Longevity News & Review
By Dr. Robert Goldman
For The Bali Times
Longevity News and Review provides readers with the latest information in breakthroughs pertaining to the extension of the healthy human lifespan. These news summaries are compiled by the American Academy of Anti-Aging Medicine (A4M; www.worldhealth.net), a non-profit medical society composed of 22,000 physician and scientist members from 105 nations, united in a mission to advance biomedical technologies to detect, prevent and treat aging related disease and to promote research into methods to retard and optimize the human aging process. Dr. Ronald Klatz, M.D., D.O., A4M President, and Dr. Robert Goldman, M.D., Ph.D., D.O., FAASP, A4M Chairman, physician co-founders of the anti-aging medical movement, distill these headlines and provide their commentary.
Multivitamins May Reduce Heart Disease Deaths
Long-term regular consumption of a multivitamin has been found to reduce the risk of heart disease death by 16 percent. Gaia Pocobelli, from Fred Hutchinson Cancer Research Center at the University of Washington, and colleagues analyzed data from 77,719 residents of Washington state, ages 50 to 76, collected via survey questionnaires. The data showed that the use of a multivitamin decreased risk of death from heart disease by 16 percent. Further, Vitamin E supplementation was found to slash heart disease death by 28 percent.
Dr. Klatz observes: Regular multivitamin use is a key part of an overall healthy, anti-aging lifestyle. This study reaffirms the life-saving benefits of a daily multivitamin to supplement a balanced diet.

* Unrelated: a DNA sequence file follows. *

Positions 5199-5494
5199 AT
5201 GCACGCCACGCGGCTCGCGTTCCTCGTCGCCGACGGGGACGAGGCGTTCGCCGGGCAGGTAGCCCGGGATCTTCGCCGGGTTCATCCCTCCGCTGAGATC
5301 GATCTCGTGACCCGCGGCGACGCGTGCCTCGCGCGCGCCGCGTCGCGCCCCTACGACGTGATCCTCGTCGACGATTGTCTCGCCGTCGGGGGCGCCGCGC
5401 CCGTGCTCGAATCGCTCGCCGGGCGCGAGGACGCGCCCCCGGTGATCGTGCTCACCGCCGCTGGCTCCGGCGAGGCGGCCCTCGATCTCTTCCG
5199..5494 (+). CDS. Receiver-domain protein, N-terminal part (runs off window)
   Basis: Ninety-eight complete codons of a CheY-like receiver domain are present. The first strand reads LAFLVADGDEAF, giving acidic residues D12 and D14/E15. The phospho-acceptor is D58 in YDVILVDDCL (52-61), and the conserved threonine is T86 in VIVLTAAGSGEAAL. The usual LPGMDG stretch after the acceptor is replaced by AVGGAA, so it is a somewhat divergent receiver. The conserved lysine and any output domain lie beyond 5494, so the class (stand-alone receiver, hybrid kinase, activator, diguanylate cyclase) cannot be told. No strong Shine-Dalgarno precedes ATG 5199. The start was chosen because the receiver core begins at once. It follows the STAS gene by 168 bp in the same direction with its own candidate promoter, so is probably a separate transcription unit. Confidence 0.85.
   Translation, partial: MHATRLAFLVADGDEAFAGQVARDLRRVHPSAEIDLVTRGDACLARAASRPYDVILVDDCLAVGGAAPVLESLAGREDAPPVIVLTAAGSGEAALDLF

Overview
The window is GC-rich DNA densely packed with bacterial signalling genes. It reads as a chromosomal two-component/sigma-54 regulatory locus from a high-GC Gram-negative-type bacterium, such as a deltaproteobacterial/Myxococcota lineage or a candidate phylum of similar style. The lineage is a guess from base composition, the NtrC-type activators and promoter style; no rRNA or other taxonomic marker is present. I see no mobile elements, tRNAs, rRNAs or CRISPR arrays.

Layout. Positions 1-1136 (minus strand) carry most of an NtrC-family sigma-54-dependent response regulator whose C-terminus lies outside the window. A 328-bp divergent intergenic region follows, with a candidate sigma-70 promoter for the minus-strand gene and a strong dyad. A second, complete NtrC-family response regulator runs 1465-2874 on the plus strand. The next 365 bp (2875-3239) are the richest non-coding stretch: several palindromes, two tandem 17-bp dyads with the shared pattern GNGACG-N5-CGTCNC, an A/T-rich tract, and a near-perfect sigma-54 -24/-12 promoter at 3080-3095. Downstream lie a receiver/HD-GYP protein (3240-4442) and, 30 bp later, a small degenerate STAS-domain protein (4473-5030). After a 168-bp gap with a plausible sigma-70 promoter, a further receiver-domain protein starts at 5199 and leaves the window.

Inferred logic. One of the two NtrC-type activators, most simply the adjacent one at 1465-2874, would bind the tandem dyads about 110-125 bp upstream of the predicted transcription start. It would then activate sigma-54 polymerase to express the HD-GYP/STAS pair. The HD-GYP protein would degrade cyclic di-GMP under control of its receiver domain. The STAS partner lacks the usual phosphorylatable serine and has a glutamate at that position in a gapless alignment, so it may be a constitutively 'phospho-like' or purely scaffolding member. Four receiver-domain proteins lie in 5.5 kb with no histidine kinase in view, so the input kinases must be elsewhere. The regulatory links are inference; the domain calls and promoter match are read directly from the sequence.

Intelligence a Factor in Cardiovascular Deaths
In that poor health-related choices, such as smoking, physical inactivity, and eating a high-fat diet, contribute to heart disease, it is generally agreed that such choices do not fully account for the risk of death due to cardiovascular disease (CVD). G. David Batty, from Medical Research Council Social and Public Health Sciences Unit, University of Glasgow, and colleagues studied the role of intelligence, measured as IQ, which is strongly related to socioeconomic status. The researchers analyzed data on 4,289 former US soldiers, and found that IQ accounted for more than 20 percent of the difference in heart disease and stroke deaths between people of high and low socioeconomic status. They report that: “IQ appeared to offer greater explanatory power than that apparent for traditional CVD risk factors.”
Remarks Dr. Goldman: These study findings urge initiatives to raise living standards and education for the economically disadvantaged, which could potentially make a difference in health and well-being later in life.
In Women, Healthy Lifestyle Reduces Hypertension
In women, a healthy lifestyle and diet could prevent new-onset hypertension. Veronique L. Roger, from the Mayo Clinic, and colleagues studied 116,000 nurses for a 20-year period. Six specific behaviours – namely, maintained a normal weight, exercised daily, consumed a low sodium diet, drank alcohol in moderation, used analgesics infrequently and took folic acid supplements – accounted for a 78-percent reduction in risk for hypertension.
Comments Dr. Klatz: Hypertension is one of the biggest contributors to preventable death in the US among women. This study is important because it shows a direct causal benefit that women can gain when engaging in a healthy lifestyle, the tenets of which are major hallmarks of the anti-aging lifestyle.
Anti-aging medicine is the fastest-growing medical specialty throughout the world and is founded on the application of advanced scientific and medical technologies for the early detection, prevention, treatment and reversal of age-related dysfunction, disorders, and diseases. It is a healthcare model promoting innovative science and research to prolong the healthy lifespan in humans. As such, anti-aging medicine is based on solid scientific principles of responsible medical care that are consistent with those applied in other preventive health specialties. The goal of anti-aging medicine is not to merely prolong the total years of an individual’s life, but to ensure that those years are enjoyed in a productive and vital fashion.
Visit the A4M’s World Health Network website, at www.worldhealth.net, to learn more about the A4M and its educational endeavours and to sign-up for your FREE subscription to The Anti-Aging News Journal.